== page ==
Image consultants: PR industry - the gatekeepers of the corporate world

Published: May 21, 2012

The function of a PR agency may sometimes be obscure to the general public, although there is hardly a news conference, corporate event, seminar or CEO interview that takes place without the involvement of a PR agency. DESIGN: FAIZAN DAWOOD & JAMAL KHURSHID

KARACHI: In the waiting area of the CEO’s secretariat at the head office of Corporate and Marketing Communications (CMC), a public relations agency, 25-odd products and souvenirs from a range of companies, including Proctor & Gamble, Nestle and Bank Alfalah, are on display.

While the wide selection of merchandise shows the diverse clientele of CMC, it also serves as a reminder that journalists wanting to report on the country’s corporate sector have to get past public relations (PR) agencies to gain access to its CEOs, CFOs and COOs.

The function of a PR agency may sometimes be obscure to the general public, although there is hardly a news conference, corporate event, seminar or CEO interview that takes place without the involvement of a PR agency.

Working as an interface between corporate entities – universally sensitive about the press coverage they receive – and journalists, PR agencies can potentially play a crucial role in shaping their image in the mainstream media.

From one-man bands handling public relations for small trade associations, to affiliates of international image-building firms serving multinational concerns, PR agencies come in all shapes and sizes in Pakistan.

According to one estimate, there are up to 15 large and medium-sized PR agencies in the country. “International affiliation, volume of business, headcount and reputation should be the criteria to ascertain the status of a PR agency,” CMC President and CEO Syed Jawaid Iqbal told The Express Tribune. Iqbal, who has been in the industry for more than three decades, used public transport to reach work when he started out and now roams around in a Mercedes Benz costing Rs5 million.

There are at least four internationally affiliated PR agencies in Pakistan. The reason they enjoy better reputation than unaffiliated, local PR companies is that the former are under contract to maintain minimum ethical standards. Ethics and integrity being the central theme of public relations in any country, a global affiliation ensures that the local affiliate does not accept assignments from, for example, tobacco companies, whose nature of business is less than ideal.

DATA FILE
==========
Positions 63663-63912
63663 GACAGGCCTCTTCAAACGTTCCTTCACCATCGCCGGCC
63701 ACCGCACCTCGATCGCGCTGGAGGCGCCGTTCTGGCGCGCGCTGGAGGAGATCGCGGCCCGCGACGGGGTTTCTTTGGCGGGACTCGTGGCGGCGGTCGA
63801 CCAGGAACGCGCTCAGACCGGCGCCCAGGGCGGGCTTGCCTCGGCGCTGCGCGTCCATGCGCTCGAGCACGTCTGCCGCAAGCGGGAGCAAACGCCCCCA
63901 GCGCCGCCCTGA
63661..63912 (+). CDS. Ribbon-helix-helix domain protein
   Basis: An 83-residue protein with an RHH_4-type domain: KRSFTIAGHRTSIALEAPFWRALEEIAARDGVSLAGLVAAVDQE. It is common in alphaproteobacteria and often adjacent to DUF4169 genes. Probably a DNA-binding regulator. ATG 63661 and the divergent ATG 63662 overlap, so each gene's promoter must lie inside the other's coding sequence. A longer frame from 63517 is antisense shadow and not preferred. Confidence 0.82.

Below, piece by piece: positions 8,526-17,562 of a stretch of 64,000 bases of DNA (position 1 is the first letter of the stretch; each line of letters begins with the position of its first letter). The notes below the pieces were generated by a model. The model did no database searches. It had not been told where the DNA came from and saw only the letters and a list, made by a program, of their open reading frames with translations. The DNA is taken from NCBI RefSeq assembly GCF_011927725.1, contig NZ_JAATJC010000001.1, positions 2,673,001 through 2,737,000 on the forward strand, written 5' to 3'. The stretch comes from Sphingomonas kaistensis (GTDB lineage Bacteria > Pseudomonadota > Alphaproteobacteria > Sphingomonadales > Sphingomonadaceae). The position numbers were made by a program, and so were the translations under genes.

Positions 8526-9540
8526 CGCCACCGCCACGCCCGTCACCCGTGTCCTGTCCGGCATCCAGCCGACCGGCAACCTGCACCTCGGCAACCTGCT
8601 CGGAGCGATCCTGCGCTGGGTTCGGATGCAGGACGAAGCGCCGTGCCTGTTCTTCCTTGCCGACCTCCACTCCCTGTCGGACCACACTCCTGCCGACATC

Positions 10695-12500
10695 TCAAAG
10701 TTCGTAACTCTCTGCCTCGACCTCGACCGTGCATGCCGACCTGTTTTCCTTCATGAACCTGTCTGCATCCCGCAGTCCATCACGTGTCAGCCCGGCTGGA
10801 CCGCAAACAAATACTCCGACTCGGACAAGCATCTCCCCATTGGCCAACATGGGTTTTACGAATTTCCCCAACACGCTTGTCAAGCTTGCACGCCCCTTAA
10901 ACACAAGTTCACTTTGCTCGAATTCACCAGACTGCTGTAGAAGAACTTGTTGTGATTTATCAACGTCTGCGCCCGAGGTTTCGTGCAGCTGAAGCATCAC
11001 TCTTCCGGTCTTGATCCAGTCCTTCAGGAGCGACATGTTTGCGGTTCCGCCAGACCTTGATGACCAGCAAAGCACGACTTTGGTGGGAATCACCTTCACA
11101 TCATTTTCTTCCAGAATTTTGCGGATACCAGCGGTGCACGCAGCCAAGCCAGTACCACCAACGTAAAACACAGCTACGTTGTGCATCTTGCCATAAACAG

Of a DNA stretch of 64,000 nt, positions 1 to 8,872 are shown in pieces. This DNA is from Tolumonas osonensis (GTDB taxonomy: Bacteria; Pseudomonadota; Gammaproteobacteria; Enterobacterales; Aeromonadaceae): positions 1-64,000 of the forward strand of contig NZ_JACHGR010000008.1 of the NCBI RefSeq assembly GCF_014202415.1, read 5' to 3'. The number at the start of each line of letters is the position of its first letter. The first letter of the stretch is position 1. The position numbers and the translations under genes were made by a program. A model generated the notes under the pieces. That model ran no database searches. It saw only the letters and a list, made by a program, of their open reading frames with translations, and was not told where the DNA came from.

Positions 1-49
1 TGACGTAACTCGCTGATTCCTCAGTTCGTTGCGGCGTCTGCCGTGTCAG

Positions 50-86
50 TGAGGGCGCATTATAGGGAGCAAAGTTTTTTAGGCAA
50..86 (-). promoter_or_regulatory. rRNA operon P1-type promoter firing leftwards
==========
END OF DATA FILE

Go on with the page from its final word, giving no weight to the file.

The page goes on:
Large corporate clients pay their PR handlers a monthly retainer based on a mutually agreed terms of reference, which makes sure they will be available to work when they are needed. A top company pays a retainer of Rs300,000 to Rs400,000 a month, according to industry officials. The amount, however, varies as large corporations and multinationals tend to pay lower as agencies like to have them on their clientele list while local companies at times need to pay more for being on the same list.

Small clients generating low volumes of business often work with PR agencies on an assignment basis.

“During every economic slowdown, the first thing a corporate entity slashes is its PR funds. That generally results in our moving from a retainer-based arrangement to an assignment-based payment model,” said Mediators Perception Management Consultants Managing Director Babar Ayaz who was one of the first people in the industry.

“Both the PR industry and its acceptance as a legitimate intermediary between the media and the corporate sector have grown exponentially in Pakistan in the last 20 years,” Ayaz said.

According to V-Communications founder Rafiq Vayani, who handles the PR of Lal Qila restaurant, Bin Qasim Association of Trade and Industry, and Institute of Chartered Accountants of Pakistan among others, large clients show satisfaction even when a few major newspapers carry their press releases. “Small clients, however, demand that their releases should appear in about 100 newspapers in all regional languages,” he said.

Being a people-centric profession, PR agencies spend heavily on human resources, according to Bridge Public Relations CEO Zeeshan Jaffri, whose major clients include Meezan Bank, Siemens Engineering Pakistan and Pak Qatar Family Takaful. “Salaries are our major expense,” he said, adding that the profit margin in this business can be as high as 50%.